written by
Joachim Koch and Hans-Jürgen Kyborg

©1993,1995, Berlin, Germany English version co-edited by Doug Girling, Vancouver, Canada,©1995

4. Some Considerations About Betty Hill's Descriptions

BETTY is able to redraw the pattern of dots and lines under posthypnotic suggestion. She doesn't know which part of the "heavens" was shown to her. In particular, her question about the homeport of the entities remained unanswered. In addition to the main pattern, some of the dots which were not connected stay in her memory and appear in her sketch.

To understand the following discussion, it is very important to first make some things very clear:

  • Betty had only rudimentary astronomical knowledge. She doesn't know anything about the stars except that they exist. She knows about the sun and the moon, and had heard in school that there are nine planets in our solar system. Long ago, she had seen astrophotographs taken by a schoolfriend.
  • She cannot draw in perspective. She says this clearly in Fuller's book: "I'm not good at drawing. I can't draw perspective" [7]. Her "star map" is an adaptation of what she had seen aboard the craft and is redrawn free-hand. Drawing star maps, especially three-dimensional ones, is a difficult job for someone with the experience and training, let alone for someone who hardly knows anything about astronomy and who is not good at drawing.

Betty likes to know, where the entities do come from. The "leader" answers this question not simply by telling her the name of a certain star system or planet but asks her basically about her knowledge of the universe. He gets the definitive indication that Betty merely knows the number of planets in our solar system and perhaps their names and that she has seen the night sky, of course. Because of this he expresses the wish to impart more knowledge to Betty, and then, after manipulating at the head of the table, he makes visible this "opening" in the wall and with this, the "map".

At this point, we harbour grave doubts about Betty's interpretation that she had seen a "star map".

  • We don't think it is logical to show a star map of many cubic light-years with our solar system as a dot somewhere in it and its surroundings from the sight of two stars, which are ly and 42,38 ly away, to someone who knows nearly nothing about their own solar system and nothing about its surroundings.
  • We think it would be unreasonable to expect that a human being who knows of her own sun only as the middle of the solar system, to be able to find that very dot among so many others in a three-dimensional pattern which represents so many stars.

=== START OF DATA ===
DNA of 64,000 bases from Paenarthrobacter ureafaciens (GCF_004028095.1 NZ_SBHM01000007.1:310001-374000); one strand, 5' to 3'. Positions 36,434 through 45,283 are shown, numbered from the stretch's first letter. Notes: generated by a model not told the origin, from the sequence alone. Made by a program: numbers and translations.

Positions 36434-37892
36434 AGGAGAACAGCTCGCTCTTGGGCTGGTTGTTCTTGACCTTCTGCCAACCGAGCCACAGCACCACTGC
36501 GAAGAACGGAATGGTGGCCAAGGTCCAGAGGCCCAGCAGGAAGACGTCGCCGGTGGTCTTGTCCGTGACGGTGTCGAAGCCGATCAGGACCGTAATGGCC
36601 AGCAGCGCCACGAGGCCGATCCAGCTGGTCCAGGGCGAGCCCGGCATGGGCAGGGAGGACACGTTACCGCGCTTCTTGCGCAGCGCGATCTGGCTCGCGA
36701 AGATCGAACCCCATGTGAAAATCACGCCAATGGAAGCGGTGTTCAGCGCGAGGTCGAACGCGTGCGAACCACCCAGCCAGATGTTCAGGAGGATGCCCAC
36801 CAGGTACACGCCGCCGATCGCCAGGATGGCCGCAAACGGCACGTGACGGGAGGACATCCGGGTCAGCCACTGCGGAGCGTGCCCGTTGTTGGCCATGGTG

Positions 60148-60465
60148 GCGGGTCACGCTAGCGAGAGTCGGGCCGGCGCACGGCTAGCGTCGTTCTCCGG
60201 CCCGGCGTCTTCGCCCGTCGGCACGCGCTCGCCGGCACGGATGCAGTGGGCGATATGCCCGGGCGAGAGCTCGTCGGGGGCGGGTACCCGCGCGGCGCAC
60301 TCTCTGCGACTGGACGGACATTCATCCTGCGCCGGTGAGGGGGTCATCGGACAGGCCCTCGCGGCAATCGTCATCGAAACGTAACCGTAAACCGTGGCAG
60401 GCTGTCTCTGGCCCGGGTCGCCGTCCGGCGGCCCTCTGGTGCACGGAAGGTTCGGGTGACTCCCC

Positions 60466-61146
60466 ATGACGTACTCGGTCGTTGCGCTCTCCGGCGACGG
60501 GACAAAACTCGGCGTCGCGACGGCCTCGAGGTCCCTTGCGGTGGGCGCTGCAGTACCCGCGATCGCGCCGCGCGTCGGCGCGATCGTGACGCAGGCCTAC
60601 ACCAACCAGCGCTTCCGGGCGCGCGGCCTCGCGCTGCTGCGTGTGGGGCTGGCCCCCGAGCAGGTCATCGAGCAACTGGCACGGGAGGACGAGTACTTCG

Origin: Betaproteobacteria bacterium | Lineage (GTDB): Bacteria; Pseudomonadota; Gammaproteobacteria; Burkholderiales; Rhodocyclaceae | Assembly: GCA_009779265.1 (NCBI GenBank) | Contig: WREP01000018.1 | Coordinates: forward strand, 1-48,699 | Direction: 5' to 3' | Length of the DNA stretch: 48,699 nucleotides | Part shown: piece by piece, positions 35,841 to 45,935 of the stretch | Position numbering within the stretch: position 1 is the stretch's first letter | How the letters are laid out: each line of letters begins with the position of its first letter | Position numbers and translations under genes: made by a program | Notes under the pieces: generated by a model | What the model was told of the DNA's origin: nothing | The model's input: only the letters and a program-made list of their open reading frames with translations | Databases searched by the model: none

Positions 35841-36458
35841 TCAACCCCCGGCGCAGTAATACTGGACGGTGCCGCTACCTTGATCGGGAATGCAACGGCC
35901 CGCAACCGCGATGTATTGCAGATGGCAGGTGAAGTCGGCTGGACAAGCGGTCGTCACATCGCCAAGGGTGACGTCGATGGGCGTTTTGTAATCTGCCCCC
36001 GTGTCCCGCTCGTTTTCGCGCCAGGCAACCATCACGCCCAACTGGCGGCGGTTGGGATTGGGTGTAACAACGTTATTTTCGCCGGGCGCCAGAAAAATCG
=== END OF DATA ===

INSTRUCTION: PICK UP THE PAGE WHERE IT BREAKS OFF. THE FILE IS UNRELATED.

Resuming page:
• We believe it makes no sense whatsoever to ask where the Earth is on this "map" when the whole solar system is only represented by a small dot in the far distance (as it was interpreted by Mrs. Fish).

One can find a central thread in the order of questions in the conversation between Betty and the "leader." The "leader" never directly answers Betty's question where they might come from, but instead asks a question about her astronomical knowledge. It seems that before he can talk to Betty about such complicated things as distant foreign star systems, he has to know if Betty is able to follow him at all. He must learn that Betty has limited knowledge, and comments on this with the remark that he wished that she knew more about "the universe". An understandable desire, similar to trying to explain one's own origin in a distant country to someone who doesn't even know the next crossroad at the end of the street where they live.

Betty would like to know more about the stars and so the teacher makes the map appear and the lesson starts. Without having learned even one chapter, the impatient pupil Betty wants to know again where the entities come from. She cannot talk the teacher out of his teaching concept and so he asks his first question: "Where are you on the map?" This "map" must be of a kind where even Betty has a chance to recognize something, because he now knows that she has only minimal knowledge about her solar system. He doesn't ask her for special items but for the simplest and most obvious: her home. It remains open whether the "home" planet or simply the sun is meant.

Betty doesn't know what to do with this "map." The slightly sarcastic undertone of the teacher proves his disappointment: "If you not know where you are, then it is impossible for me to show you where I am from!" If she is completely unable to solve such a simple problem of identifying her home, then it really makes no sense to continue the lesson. The "map" vanishes. (By the way, nowhere is Betty quoted as saying that the aliens' homeport of the aliens is - or is not- on the "map".)

Was it - according to Mrs. Fish - really Zeta Reticuli that Betty saw in the big circles in the foreground? Should it be just so as to see the strange and far away object (Zeta Reticuli) really big in the foreground and the known and familiar object (the Sun) very small in the background? Were there indications in the "map" that would have made it easier for Betty to recognize the Earth?

Have all the proponents of the "Zeta Reticuli interpretation" missed something?